cover image The Next Pandemic: On the Front Lines Against Humankind’s Gravest Dangers

The Next Pandemic: On the Front Lines Against Humankind’s Gravest Dangers

Ali S. Khan, with William Patrick. PublicAffairs, $26.99 (288p) ISBN 978-1-61039-591-5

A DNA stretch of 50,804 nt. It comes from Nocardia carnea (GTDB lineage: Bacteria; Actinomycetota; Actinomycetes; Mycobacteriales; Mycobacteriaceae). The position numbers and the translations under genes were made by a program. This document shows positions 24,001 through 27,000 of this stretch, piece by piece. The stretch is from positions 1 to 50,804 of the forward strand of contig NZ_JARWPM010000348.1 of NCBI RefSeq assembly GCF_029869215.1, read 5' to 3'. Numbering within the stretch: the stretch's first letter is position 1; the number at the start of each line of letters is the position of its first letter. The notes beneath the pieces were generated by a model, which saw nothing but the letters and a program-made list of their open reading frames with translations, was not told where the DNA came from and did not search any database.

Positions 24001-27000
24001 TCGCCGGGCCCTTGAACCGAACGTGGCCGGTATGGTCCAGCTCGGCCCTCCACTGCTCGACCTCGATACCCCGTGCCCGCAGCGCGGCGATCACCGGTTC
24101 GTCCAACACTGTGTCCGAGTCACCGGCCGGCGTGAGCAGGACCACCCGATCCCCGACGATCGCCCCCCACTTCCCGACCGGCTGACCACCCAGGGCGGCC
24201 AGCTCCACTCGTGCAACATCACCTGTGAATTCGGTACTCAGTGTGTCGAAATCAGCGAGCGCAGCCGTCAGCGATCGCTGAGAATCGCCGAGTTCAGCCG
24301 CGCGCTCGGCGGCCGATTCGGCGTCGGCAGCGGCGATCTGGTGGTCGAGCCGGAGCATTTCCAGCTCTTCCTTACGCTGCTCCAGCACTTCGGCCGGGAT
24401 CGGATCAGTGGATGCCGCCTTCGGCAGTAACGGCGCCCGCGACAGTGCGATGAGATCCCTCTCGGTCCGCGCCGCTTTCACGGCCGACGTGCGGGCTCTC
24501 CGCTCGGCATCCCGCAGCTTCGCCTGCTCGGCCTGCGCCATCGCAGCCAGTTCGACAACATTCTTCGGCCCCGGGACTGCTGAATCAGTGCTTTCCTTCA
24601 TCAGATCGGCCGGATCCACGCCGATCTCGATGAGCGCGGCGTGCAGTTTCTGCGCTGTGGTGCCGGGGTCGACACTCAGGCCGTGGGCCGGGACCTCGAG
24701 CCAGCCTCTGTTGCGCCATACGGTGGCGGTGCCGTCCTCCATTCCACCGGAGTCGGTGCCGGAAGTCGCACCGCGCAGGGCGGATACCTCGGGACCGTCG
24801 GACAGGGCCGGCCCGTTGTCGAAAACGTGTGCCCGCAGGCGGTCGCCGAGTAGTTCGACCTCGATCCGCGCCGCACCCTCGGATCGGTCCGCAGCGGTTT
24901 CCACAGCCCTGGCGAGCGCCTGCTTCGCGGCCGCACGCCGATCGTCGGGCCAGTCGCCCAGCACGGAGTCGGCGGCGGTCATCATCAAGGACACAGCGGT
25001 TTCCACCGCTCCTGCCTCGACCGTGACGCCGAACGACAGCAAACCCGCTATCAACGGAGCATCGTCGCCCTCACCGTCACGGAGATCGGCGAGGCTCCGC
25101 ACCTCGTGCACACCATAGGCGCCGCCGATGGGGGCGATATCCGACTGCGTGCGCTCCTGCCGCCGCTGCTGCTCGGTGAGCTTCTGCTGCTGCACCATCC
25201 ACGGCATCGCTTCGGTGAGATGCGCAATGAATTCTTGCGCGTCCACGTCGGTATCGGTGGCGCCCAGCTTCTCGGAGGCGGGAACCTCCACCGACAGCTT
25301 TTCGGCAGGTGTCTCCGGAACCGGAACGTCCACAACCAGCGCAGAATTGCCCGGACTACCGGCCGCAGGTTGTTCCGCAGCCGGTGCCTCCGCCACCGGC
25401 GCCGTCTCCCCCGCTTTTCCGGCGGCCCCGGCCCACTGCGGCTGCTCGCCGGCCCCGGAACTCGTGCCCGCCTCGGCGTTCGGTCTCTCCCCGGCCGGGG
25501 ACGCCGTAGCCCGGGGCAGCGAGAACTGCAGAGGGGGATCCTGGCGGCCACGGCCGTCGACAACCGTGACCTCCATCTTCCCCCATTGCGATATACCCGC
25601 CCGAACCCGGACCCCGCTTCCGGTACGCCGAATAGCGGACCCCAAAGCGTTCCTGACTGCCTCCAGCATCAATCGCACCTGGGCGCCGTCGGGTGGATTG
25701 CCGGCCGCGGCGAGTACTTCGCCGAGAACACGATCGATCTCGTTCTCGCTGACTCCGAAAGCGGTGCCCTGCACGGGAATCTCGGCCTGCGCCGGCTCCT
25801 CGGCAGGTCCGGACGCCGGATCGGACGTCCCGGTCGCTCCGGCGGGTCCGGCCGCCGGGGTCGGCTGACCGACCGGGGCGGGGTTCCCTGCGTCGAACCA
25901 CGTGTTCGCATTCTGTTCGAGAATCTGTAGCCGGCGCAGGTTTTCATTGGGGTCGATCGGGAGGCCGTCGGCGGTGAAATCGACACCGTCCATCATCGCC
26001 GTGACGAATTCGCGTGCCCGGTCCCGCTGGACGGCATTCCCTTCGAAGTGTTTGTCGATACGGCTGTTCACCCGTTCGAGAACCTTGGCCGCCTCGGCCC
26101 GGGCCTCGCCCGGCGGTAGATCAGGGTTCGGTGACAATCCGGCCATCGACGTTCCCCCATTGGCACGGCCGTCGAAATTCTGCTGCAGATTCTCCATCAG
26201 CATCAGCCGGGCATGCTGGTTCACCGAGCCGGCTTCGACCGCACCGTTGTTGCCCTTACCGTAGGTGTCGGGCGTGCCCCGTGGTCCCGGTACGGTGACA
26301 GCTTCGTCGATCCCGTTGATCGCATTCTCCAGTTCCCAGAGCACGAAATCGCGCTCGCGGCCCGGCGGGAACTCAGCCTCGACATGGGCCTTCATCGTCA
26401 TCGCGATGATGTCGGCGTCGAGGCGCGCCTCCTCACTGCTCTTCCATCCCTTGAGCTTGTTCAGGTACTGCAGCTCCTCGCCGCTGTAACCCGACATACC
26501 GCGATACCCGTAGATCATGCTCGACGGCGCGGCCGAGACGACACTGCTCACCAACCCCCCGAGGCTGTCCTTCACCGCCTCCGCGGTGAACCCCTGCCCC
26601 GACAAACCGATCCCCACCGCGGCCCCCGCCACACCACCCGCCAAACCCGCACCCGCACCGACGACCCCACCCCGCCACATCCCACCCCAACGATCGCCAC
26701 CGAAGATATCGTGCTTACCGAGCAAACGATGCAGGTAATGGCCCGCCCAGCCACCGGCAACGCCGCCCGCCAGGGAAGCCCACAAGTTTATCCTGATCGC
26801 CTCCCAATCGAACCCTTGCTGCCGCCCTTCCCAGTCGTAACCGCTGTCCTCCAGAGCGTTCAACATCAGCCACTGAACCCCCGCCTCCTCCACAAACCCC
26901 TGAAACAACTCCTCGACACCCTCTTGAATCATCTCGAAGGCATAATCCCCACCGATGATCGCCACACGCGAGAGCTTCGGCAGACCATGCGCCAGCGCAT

As they address startling implications for future public health, Khan, former director of the Office of Public Health Preparedness and Response at the Centers for Disease Control and Prevention, with the aid of writer Patrick, skillfully chronicles the engrossing investigative work spawned by recent pathenogenic outbreaks, including those of ebola, swine flu, and anthrax. Along the way, Khan covers the dizzying technical complexity of the transmission—and sources—of rodent-borne hantavirus; the search for “patient zero” of an ebola outbreak in Zaire in 1995; the containment of the viral disease monkeypox in Kinshasa two years later; the perplexing anthrax outbreak in the wake of the 9/11 terrorist attacks and the hunt for its perpetrator; and efforts to deal with the West Nile virus in New York City. Unraveling the meticulous process of finding a disease’s source, cause, and prevention, Khan alludes to the “powerful mix” of health data, politics, and “anti-science myths” that leave the nation vulnerable. This well-written public health journey is remarkable in no small part because of the signposts Khan finds along the way that the public must heed: “The absence of deeper understanding and consistent attention” to emerging infections and possible pandemics, he writes, “leaves us, as they say along the fault lines in California, just waiting for the big one.” (June)